Vegan for Beginners


When you’re starting out as a vegan, the world can seem like a pretty scary place. There’s so much to learn, and so many new things to try! And while some people will tell you that going vegan is easy, they’re not telling the whole story—it’s true that it’s easier than ever before to find plant-based versions of all your favourite foods, but it can still be tricky to navigate the grocery store and cook for yourself without eggs or dairy products. So how do you go about making this transition? Here are my top tips for helping you make sure everything goes smoothly:

Find a buddy.

Find a buddy. Find someone who’s also interested in going vegan, or who has already made the transition. If you’re both new to plant-based protein foods, it’ll be easier for both of you to stay motivated if you have someone else to do it with (or at least with whom you can commiserate). You can share tips and recipes, offer each other support when things get tough, and even go shopping together.

If one of your friends wants to try out veganism but doesn’t know where to start, offer them some going vegan guide recommendations on how they might go about making it happen! Let them know which restaurants have great vegan options that won’t break the bank—and help them out if they’re struggling with finding vegan options when eating out at restaurants or fast food joints.

Start slowly.

It’s easy to be scared of changing your diet, especially when it involves such a big lifestyle shift. So here’s one thing we can promise: you don’t have to go vegan all at once. It’s best to take it slowly, maybe starting with one meal a day or even just a couple of days per week. That way, your taste buds will have time to adjust and you won’t risk feeling overwhelmed or failing by trying too much too soon.

If you’re worried about missing out on the staples of non-vegan eating (meat! cheese!), there are plenty of alternatives that taste just as good — but remember that some foods may not be healthy for you if eaten in excess. For example, some plant-based meats contain lots of sodium and other preservatives that aren’t good for your health over time; so if those are part of what makes up most meals in your house now, think about how much more often those meals will need replacing with something healthier like tofu scramble instead (or find another option).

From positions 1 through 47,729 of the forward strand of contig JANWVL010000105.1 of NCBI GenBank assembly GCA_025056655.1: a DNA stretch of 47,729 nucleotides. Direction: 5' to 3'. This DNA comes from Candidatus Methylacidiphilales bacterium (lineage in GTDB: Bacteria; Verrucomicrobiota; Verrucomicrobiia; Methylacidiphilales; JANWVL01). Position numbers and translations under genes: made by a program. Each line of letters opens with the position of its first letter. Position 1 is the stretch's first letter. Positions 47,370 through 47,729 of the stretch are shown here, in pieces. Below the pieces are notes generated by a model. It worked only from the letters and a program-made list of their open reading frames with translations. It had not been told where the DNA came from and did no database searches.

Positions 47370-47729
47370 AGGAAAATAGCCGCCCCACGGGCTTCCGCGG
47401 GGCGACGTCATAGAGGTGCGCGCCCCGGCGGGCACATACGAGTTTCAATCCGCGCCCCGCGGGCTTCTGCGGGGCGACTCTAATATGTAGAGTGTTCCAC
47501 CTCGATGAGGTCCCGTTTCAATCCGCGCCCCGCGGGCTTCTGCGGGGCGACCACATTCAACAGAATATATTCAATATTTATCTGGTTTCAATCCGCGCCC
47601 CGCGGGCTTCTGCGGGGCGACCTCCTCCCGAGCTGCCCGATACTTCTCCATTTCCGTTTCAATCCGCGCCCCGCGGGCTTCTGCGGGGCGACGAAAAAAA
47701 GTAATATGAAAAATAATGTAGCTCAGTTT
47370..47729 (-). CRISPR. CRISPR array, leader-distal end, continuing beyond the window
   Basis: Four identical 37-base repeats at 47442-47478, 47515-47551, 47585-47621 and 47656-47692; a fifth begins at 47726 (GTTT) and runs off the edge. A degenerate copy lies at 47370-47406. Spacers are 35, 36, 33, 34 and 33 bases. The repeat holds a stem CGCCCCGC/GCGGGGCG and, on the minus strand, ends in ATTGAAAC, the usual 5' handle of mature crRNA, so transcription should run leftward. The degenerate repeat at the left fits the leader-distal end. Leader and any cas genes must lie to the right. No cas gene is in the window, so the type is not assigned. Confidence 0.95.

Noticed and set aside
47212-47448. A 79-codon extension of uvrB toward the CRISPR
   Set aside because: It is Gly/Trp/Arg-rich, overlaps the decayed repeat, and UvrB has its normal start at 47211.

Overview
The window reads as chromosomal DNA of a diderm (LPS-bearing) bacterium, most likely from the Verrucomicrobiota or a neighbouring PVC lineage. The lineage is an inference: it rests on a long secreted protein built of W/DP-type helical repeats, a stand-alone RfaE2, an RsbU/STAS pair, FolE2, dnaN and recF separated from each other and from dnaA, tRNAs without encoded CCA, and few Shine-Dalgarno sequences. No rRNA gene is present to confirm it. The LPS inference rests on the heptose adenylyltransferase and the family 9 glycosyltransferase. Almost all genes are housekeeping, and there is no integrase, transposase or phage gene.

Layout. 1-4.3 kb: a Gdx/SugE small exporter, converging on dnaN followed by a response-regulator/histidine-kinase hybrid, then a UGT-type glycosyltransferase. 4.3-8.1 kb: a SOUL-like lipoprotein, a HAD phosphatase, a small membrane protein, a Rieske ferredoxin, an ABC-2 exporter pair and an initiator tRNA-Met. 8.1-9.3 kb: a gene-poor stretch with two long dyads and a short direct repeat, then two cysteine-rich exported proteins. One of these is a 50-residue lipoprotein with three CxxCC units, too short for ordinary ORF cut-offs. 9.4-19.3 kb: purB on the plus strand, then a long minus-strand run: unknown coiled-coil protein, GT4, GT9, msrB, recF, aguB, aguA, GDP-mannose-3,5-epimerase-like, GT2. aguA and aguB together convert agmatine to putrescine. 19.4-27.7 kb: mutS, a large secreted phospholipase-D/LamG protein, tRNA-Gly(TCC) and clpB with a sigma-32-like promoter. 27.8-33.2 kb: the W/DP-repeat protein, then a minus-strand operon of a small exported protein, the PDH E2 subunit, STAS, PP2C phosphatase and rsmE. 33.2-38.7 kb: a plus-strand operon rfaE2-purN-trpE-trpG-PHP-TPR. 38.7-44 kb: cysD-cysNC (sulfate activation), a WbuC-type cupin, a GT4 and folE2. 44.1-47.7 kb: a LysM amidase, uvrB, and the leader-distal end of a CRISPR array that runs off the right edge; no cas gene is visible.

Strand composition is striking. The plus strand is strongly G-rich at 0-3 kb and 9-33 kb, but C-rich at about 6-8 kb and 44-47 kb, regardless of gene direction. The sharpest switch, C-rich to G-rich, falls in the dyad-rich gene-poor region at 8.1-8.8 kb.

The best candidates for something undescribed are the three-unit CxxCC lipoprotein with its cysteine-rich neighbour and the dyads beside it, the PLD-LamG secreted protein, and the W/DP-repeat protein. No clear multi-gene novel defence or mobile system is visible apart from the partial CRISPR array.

Make sure you have the right utensils at home.

  • A non-stick pan is a must. This is because you’ll be cooking in oil, which can leave residue in your pans if they’re not properly seasoned.
  • Use a spatula or turner when you’re sautéing vegetables and other items on the stovetop, as well as when flipping food in the air fryer.
  • A blender can help you make vegan smoothies or sauces quickly and easily—just remember to drain any liquid from the blender before processing hot foods!
  • If you’re making something like hummus or granola bars, having a food processor at home will save time on chopping up ingredients beforehand.
  • You can use your microwave for reheating leftovers like  protein soups or stews; just make sure that it’s clean before heating up food!

If you’re making something like hummus or granola bars, having a food processor at home will save time on chopping up ingredients beforehand. You can use your microwave for reheating leftovers like soups or stews; just make sure that it’s clean before heating up food!

Watch for hidden non-vegan ingredients.

There are a few ingredients that you need to watch out for when you’re trying to avoid animal products.

  • Hidden dairy: milk, butter, cheese, ice cream and yoghurt are all obvious ones. But there are many other foods that contain milk or milk derivatives, such as whey protein isolate and casein (a milk protein) in some baking mixes and chocolate bars. Look for these on ingredient lists or the packaging of food items before buying them at the store; if you’re unsure whether something contains hidden dairy ingredients, check with someone knowledgeable at the store where they work (they’ll be more than happy to help).